To say nothing of the schools, a mix of pretty good to failing, which have done nothing to stop the spread of gangs.

    Durham stopped allowing overt segregation, but only intergrated in small doeses. 9th Street and Southpoint are "mixed", and a few successful African-Americans own houses in South Durham, but Alston Ave. and Fayetville Street never got the desegregation memo. As long as that is "good enough", Durham will never move foreward.

  • casp3r Apr 11, 2008

    "When you view a documentary-- you must remember that you are watching how that person feels and thinks and not necessarilly reality. The writer or director makes the decision of what to show and how to show it. It can be very one sided. Maybe Nifong can watch it in prison."

    Very good post and absolutely correct.

  • ncwebguy Apr 11, 2008

    The out of work factory workers turned into welfare recipients with no desire to improve themselves. Why did the RTP workers in the 60s and 70s move to Raleigh instead of Durham, despite it being closer? Because few new subdivisions were built to house them, and issues with the unofficial systemic segregation between Durham city and county schools, not because of the media, real estate agents, or whatever boogeymen Durham apologists trot out.

    If areas like Treyburn, Southpoint, etc. were built in the 70s/80s instead of 90s/00s, the city would have been a lot different. If there were *more* Parkwood-like subdivisions between RTP and downtown Durham, they could have attracted more of the RTP workforce. But they didn't.

    Instead of trying to extend the boundaries of downtown, city leaders built the loop, putting a moat between the core and the rest of the city.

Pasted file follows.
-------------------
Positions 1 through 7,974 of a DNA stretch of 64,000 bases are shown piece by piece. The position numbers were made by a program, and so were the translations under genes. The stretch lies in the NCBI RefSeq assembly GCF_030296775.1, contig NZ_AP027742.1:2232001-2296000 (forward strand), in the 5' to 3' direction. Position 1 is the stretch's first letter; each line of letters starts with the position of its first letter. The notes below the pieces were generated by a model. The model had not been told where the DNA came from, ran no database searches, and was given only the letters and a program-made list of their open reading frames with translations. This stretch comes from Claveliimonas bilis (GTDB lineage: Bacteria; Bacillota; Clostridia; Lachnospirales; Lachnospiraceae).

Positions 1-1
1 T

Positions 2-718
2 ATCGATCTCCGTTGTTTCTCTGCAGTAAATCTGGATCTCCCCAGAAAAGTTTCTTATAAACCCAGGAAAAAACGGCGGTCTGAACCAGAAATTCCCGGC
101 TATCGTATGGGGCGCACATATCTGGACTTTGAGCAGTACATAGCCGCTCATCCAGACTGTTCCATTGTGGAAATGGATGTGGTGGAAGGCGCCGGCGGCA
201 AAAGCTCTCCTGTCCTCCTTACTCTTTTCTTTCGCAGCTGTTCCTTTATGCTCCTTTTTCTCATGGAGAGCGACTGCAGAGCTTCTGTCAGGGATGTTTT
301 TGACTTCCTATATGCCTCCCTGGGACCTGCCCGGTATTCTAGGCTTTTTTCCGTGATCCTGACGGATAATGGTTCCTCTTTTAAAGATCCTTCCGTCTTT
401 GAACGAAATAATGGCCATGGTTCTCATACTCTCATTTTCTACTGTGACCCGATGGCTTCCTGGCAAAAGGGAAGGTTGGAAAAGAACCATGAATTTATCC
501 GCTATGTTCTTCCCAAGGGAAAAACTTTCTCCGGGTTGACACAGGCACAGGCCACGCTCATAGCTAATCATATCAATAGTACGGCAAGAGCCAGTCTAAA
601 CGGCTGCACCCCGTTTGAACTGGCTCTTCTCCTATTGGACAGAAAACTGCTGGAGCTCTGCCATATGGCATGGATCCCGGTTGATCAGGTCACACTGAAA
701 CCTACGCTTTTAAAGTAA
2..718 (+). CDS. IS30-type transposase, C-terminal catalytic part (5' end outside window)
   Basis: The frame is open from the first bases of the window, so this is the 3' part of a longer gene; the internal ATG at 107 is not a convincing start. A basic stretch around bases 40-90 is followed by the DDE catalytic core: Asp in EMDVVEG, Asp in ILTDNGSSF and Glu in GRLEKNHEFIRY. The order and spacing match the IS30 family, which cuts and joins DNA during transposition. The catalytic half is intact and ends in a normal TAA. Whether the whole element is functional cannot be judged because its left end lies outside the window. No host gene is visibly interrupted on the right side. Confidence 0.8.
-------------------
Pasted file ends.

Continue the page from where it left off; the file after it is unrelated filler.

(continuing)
• ncwebguy Apr 11, 2008

    Part of Durham's problem is they constantly whine about "Wake whiners" instead of solving their own problems.

    Reader is right -- The Black Wall Street could only exist in a segregated Durham, which is why Durham brags about it only in the AA community. The real tragdey of Durham is not industry leaving and desegregation, but what the city did afterward. That was a slow process over decades, but Durham kept thinking it would come back any day. Unlikne Winston-Salem and Richmond, VA, it turned its back on Duke University and RTP in hopes that tobacco would come back. The once thriving AA institutions of the city -- NC Mutual, CCB, M&F, etc. -- are shells of their former selves. Why?

    Durham did *nothing* to foster business, and services like the bus system and road network fell to pieces. The "revitalization" of the Durham Freeway plus housing projects on the east side of 147, which brought millions of outside dollars to the community, created more problems than they solved.

  • whatusay Apr 11, 2008

    We need a study that shows how youth is being raised, how welfare (the government) has actually created the crime we are seeing, and how race activists teach hate to enrich their own lives.

  • superman Apr 11, 2008

    When you view a documentary-- you must remember that you are watching how that person feels and thinks and not necessarilly reality. The writer or director makes the decision of what to show and how to show it. It can be very one sided. Maybe Nifong can watch it in prison.

  • doodad Apr 11, 2008

    People are also divided by social class, yet that is often overlooked.

    I would be interested in viewing this documentary. History is what it is and we should look back upon it and try to learn something from it.

  • Reader Apr 11, 2008

    In many ways, Durham and other racially diverse communities prospered under segregation because of duplication of services - twice as many doctors, twice as many restaurants, twice as many hotels, etc. were needed to serve the divided population. Black professionals had a guaranteed client base and developed standing in their communities. Now, many blacks who can, patronize white establishments and the former black community role models have moved to segregated areas. Those remaining are trailing behind in prosperity and living in a fractured society.